The park offers a variety of boating options for visitors. Canoeing and kayaking are popular activities, with the Suwannee River providing an ideal location for these water sports. However, it's important to note that due to strong currents and large shoals in certain areas, only experienced canoeists or kayakers should navigate this river section when the water level is 61 feet above mean sea level at White Springs gauge (or higher). The boat ramp located within Little Shoals provides easier access into calmer waters suitable for less-experienced paddlers as well. Motorized boats can also be used on most parts of the river but may have difficulty navigating through some sections during low-water conditions.

The Suwannee River's average current of 2 to 3 miles per hour and white sandy beaches have made the Shoals a popular spot for canoeing and kayaking. A canoe launch is located at the Big Shoals entrance. Canoeists should be aware that the shoals can be dangerous in both low and high water conditions. A portage area is provided on the left bank of the river traveling downstream. Canoe liveries are available in the area; visit our links to learn more.

The upper reaches of the Suwannee River provide great water for kayaking year-round, but water levels determine whether the shoals can be safely passed over or whether kayakers and canoeists should portage around the shoals. When the water level is between 59 and 61 feet above mean sea level, Big Shoals earns a Class III White Water classification for kayaking. At 70' above msl flatwater conditions prevail. When the water is below 51' above msl, exposed rocks make the river around the shoals relatively impossible to navigate. Suwannee River Water Management maintains a daily record of river levels.
Located in Florida, the park offers freshwater fishing opportunities. Anglers can catch largemouth bass, catfish and bream here. The Suwannee River is a popular spot for canoe-based angling. Fishing licenses are required to fish within its boundaries.

Big Shoals State Park is located near Lake City

Take a morning hike or canoe trip and then enjoy a peaceful picnic at either Big Shoals or Little Shoals. Wooden picnic tables and grills are located off of Godwin Bridge Road at the Big Shoals entrance. A covered pavilion accessible by the Little Shoals entrance also contains picnic tables. Trash cans and restrooms are provided at both locations.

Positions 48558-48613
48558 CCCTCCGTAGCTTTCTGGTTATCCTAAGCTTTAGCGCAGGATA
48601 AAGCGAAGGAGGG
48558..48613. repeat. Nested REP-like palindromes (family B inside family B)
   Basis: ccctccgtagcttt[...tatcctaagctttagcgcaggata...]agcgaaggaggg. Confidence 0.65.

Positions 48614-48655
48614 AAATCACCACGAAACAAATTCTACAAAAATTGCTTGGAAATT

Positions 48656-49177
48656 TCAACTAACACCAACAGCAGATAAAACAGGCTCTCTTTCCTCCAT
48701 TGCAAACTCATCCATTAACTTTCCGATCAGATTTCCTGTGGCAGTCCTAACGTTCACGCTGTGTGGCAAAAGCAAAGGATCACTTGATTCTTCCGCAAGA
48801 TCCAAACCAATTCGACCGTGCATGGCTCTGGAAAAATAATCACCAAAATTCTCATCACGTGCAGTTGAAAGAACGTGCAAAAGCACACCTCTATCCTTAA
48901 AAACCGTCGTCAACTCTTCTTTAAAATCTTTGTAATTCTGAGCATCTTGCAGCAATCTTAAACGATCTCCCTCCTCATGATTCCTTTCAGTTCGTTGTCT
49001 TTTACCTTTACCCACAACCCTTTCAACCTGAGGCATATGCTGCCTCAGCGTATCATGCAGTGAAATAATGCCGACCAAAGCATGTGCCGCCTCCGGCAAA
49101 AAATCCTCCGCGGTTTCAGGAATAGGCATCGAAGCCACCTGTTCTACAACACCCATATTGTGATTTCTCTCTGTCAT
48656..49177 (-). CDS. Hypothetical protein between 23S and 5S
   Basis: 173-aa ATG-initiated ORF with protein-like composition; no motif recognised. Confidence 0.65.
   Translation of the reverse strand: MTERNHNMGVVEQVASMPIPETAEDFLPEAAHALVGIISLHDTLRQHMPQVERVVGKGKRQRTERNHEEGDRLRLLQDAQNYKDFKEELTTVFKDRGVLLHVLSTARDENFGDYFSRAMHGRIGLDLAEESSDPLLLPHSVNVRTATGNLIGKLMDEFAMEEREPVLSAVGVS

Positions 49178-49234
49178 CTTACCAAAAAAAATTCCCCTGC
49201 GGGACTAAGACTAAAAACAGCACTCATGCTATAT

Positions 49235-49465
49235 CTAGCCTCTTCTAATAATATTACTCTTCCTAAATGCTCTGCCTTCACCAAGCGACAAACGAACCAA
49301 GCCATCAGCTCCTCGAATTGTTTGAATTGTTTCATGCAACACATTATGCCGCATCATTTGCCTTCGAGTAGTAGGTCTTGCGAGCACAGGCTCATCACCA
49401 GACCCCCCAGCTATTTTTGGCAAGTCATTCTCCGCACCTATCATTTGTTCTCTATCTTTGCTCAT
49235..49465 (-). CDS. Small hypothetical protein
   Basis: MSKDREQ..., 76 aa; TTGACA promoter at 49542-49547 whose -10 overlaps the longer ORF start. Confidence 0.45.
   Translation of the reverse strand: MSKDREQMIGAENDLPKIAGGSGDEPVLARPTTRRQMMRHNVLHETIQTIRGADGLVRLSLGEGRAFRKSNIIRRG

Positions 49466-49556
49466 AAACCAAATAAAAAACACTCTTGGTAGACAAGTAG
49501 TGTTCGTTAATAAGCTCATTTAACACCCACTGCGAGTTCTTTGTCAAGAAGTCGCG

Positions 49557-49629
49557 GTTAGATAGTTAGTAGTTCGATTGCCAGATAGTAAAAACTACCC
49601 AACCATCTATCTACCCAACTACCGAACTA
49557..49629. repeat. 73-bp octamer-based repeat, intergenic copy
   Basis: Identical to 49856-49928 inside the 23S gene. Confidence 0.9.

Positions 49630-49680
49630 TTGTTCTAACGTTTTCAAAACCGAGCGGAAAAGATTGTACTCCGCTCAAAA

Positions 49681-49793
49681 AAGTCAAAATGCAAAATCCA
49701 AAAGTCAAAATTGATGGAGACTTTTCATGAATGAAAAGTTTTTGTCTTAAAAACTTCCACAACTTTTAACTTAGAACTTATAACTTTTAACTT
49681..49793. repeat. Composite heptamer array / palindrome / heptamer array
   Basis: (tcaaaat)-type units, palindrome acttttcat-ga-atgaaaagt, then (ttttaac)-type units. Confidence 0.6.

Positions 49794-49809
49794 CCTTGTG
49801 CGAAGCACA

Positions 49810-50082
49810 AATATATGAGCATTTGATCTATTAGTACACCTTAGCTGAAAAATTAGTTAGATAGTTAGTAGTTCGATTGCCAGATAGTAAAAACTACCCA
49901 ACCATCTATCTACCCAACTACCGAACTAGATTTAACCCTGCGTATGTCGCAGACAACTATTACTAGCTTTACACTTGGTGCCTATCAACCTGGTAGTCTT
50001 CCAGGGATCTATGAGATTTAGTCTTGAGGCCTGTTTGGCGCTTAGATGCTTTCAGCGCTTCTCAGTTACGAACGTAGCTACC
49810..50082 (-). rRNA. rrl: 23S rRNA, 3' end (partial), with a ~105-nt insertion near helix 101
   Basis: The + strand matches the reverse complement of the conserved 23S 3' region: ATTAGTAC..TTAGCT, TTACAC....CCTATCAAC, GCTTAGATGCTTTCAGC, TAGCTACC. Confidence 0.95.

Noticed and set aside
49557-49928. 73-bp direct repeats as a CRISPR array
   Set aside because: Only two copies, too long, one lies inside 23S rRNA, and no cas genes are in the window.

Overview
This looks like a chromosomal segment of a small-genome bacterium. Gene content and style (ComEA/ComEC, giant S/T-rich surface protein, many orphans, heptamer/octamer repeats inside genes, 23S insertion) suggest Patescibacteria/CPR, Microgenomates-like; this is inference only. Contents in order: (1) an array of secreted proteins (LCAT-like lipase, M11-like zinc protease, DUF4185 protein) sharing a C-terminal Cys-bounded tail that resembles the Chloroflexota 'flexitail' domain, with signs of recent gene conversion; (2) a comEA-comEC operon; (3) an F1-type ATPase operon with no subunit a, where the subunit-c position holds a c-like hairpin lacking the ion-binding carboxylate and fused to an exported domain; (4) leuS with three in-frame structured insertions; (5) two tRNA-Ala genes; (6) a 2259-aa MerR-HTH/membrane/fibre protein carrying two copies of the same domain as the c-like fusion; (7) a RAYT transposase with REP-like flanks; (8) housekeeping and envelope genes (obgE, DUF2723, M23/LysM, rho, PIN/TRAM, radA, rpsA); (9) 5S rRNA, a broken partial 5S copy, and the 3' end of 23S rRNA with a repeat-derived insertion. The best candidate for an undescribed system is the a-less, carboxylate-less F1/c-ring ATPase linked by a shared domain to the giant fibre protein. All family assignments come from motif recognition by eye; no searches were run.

Extensive trails offer a variety of challenges to fat tire bicyclers through hardwood canopies, pine and palmetto forests and alongside the bluffs overlooking the Suwannee River. The Suwannee Bicycle Association sponsors several rides throughout the year. Visit our links page to learn more.
Nature Trails

Big Shoals offers 33 miles of trails for use by visitors. Hike along the ridgeline for unique vistas of the Suwannee River that are uncommon in Florida?s otherwise flat terrain. The topography ranges from flat expanses to steep slopes and ravines. Fifteen distinct natural communities are contained within the land preserve, from highland hammocks and sloping forests to pine flatwoods and the nearly primeval forest of the baygall. Ferns, palmettos, swamps, and the springtime beauty of wild azaleas in bloom are part of the scenery. Still in the development stage, the Woodpecker Trail will be a winding, four-mile paved route from the Little Shoals to Big Shoals entrance.
The park offers birdwatchers a variety of species, including warblers, hawks and owls. Birding trails are available for exploration. The diverse habitats attract different types of birds throughout the year.

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Area Campgrounds
Suwannee Valley Resort LLC
786 North West Stephen Foster Drive
White Springs, FL
Waynes RV Resort
427 Southwest County Road 252B
Lake City, FL
Lake City Campground
4743 N U.S. 441
Lake City, FL
Nearby Hotels
- Pets must be kept on a handheld leash that is six feet or shorter at all times.
- Pet owners are required to pick up after their pets and dispose of waste in trash receptacles.
- Pets, excluding service animals, are not allowed inside any buildings within the park premises.
- All pets should have current vaccinations and licenses as per Florida law requirements.
- Aggressive behavior from pets will not be tolerated; such incidents may result in expulsion from the park.
- Dogs cannot interfere with wildlife - chasing or harassing wildlife is strictly prohibited.

From I-75, take Exit 439 to Hwy 136 East.Go three (3) miles to US 41 and turn right.Go one (1) mile and turn left on Hwy 135.Little Shoals entrance is about 1.1 mile on the right.Continue on Hwy 135 for 2.2 miles for Godwin Bridge entrance on the right. From I-10, take Exit 301 and travel 8 miles on US 41 North.Turn right onto Hwy 135 and proceed to the Shoals entrances.